Staff Reporter / New Delhi
The historic Qutb Minar came alive last evening as it saw the 1st ever architectural LED illumination. The architectural beauty of the 12th century monument displayed its historic majesty after sunset with the superb LED illumination.
Qutub Minar, is a UNESCO World Heritage Site in the Mehrauli area of Delhi, India. The Minar is a 73-metre (239.5 feet) tall tapering tower of five storeys, with a 14.3 metres (47 feet) base diameter, reducing to 2.7 metres (9 feet) at the top of the peak. It contains a spiral staircase of 379 steps.
Minister for Culture & Tourism Prahlad Singh Patel inaugurated the beautiful Illumination of the historic tower. The Minister also inaugurated a QR code scanning facility for hassle free entry for visitors at Qutb Minar. Booking tickets through this facility will give discounts to visitors.
ASI in bid to promote India’s glorious culture and Heritage has begun to showcase India’s cultural vibrancy to the entire world. The move to illuminate the historic monuments is to showcase monuments during late evenings, thereby enhancing the visitor experience.
As part of the effort to increase footfall in the evening, timings for public entry at Red Fort, Safdarjung Tomb and Humayun’s Tomb have also been extended to 9 pm. Qutb Minar, however, is already open till 10 pm. Also, in a new facility for visitor convenience, now the public can skip the queue at Qutb Minar and can purchase ticket for the monument at a discounted rate just by scanning the QR code through their mobile camera.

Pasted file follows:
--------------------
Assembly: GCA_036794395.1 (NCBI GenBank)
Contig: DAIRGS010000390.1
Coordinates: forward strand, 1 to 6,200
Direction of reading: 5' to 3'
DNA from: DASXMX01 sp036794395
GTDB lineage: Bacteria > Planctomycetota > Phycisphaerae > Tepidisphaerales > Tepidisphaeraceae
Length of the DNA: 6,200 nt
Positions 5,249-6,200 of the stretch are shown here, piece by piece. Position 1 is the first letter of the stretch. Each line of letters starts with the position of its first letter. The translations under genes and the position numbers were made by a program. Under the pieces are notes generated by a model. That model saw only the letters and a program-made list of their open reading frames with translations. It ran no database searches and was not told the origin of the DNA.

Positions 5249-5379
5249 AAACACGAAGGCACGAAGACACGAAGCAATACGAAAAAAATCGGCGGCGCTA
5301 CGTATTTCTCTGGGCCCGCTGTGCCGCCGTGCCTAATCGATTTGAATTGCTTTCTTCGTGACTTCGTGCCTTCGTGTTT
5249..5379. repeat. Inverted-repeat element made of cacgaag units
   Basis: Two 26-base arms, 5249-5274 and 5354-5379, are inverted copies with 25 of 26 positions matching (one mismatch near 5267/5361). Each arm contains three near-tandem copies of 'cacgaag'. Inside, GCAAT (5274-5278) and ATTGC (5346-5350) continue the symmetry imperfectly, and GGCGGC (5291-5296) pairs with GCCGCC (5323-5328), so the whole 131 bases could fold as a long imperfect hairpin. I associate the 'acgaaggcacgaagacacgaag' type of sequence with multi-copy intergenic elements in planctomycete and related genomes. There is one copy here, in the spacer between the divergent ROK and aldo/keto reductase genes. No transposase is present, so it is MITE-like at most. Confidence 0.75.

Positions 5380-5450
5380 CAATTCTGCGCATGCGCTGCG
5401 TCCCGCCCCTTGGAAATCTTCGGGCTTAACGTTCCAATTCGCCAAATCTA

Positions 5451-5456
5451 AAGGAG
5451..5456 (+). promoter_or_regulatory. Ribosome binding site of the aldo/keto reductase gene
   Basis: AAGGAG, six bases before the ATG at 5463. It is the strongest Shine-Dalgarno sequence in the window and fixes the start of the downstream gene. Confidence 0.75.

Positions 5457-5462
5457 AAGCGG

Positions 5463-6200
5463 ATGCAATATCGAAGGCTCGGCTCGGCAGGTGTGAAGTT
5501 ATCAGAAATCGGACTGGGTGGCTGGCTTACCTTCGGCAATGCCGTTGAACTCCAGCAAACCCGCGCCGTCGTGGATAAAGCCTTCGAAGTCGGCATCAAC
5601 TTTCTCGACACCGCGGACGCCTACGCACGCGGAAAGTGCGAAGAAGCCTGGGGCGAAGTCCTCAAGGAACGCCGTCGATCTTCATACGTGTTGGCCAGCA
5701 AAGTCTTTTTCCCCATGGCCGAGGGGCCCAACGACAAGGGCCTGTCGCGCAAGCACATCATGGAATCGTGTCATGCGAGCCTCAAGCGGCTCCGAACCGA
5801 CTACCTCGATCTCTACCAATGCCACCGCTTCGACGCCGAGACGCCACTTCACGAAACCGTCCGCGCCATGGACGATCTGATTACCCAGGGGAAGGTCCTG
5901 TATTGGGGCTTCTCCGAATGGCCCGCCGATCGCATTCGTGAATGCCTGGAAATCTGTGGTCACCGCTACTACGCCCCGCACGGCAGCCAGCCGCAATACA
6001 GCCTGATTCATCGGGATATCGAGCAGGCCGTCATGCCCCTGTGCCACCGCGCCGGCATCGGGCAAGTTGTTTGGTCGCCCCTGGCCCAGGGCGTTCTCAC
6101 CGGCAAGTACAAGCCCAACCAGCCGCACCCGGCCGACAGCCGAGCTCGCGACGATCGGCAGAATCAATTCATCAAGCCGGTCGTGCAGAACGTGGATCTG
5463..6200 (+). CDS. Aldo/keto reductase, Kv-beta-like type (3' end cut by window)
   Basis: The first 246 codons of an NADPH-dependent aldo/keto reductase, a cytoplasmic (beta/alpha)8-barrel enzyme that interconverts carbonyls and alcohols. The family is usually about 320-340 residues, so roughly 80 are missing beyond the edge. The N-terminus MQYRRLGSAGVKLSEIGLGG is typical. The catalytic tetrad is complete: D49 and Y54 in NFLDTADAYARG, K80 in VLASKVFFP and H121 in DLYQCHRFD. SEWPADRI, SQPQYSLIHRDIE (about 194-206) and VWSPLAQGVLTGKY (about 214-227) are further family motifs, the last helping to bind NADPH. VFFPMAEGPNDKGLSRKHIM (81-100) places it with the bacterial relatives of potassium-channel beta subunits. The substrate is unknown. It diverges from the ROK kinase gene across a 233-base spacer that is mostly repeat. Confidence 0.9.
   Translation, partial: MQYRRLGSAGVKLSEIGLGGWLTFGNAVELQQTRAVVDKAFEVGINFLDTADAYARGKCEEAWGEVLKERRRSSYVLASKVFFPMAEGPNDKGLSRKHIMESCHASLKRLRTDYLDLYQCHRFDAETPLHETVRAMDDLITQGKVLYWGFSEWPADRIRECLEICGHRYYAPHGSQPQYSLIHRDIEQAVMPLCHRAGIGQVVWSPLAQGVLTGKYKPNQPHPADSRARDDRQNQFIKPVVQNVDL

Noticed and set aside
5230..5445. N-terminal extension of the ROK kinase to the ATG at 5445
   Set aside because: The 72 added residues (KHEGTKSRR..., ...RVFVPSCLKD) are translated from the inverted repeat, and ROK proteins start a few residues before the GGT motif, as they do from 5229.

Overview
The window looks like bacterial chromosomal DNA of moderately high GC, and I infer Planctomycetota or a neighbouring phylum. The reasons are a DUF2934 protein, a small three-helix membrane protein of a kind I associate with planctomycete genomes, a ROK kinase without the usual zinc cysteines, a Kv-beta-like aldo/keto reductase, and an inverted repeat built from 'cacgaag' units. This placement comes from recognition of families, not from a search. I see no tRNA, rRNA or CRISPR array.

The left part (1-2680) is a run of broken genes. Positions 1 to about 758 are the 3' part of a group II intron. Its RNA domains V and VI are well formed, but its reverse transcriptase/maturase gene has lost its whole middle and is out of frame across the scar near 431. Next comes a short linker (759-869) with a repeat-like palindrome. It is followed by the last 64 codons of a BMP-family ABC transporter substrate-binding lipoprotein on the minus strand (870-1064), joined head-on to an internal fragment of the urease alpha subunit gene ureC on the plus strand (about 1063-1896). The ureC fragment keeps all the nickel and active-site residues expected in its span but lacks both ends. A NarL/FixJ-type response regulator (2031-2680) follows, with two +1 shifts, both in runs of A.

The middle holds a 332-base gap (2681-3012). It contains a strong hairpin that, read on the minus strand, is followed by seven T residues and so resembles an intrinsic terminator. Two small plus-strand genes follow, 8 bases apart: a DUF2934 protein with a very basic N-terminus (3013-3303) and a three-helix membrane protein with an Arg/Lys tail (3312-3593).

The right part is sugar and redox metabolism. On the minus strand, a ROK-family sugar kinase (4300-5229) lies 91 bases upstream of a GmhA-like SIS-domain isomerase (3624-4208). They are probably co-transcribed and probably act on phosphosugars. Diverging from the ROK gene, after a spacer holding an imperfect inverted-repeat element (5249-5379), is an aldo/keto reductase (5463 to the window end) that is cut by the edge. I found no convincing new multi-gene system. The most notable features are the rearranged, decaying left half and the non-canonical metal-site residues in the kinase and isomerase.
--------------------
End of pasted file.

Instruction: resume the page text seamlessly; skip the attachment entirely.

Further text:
To highlight the architectural beauty including arches and minarets of the Qutb Minar, a total of 358 technologically advanced LED lights have been used which will consume 62% less electricity than conventional light fixtures. Warm lights will highlight the architectural features on the monument’s facade. Apart from the minaret, the pathways and smaller structures around the Qutb Minar have also been lit. The new illumination comprises lighting that accentuates the silhouette of the monument with the interplay of light and shade. The duration of illumination will be from 7:00 PM to 11:00 PM daily with a monthly cost of Rs16,615/- which comes out merely to Rs 1,99,388/- for a year.
Speaking on the occasion, Prahlad Singh Patel said that Qutb Minar complex is a true reflection of India’s culture and contains history of several eras . The bottom to top illumination of this magnificient monument will highlight the true beauty of its elements. The systematic development of the Qutb complex will not only increase footfall of visitors but also benefit communities around it, the Minister added.
The Minar is surrounded by several historically significant monuments of Qutub complex. The nearby pillared cupola known as “Smith’s Folly” is a remnant of the tower’s 19th century restoration, which included an ill-advised attempt to add some more stories.
The minar’s topmost storey was damaged by lightning in 1369 and was rebuilt by Firuz Shah Tughlaq, who added another storey. In 1505, an earthquake damaged Qutub Minar; it was repaired by Sikander Lodi. On 1 September 1803, a major earthquake caused serious damage.
Major Robert Smith of the British Indian Army renovated the tower in 1828 and installed a pillared cupola over the fifth storey, thus creating a sixth. The cupola was taken down in 1848, under instructions from The Viscount Hardinge, then Governor General of India. It was reinstalled at ground level to the east of Qutb Minar, where it remains. It is known as “Smith’s Folly”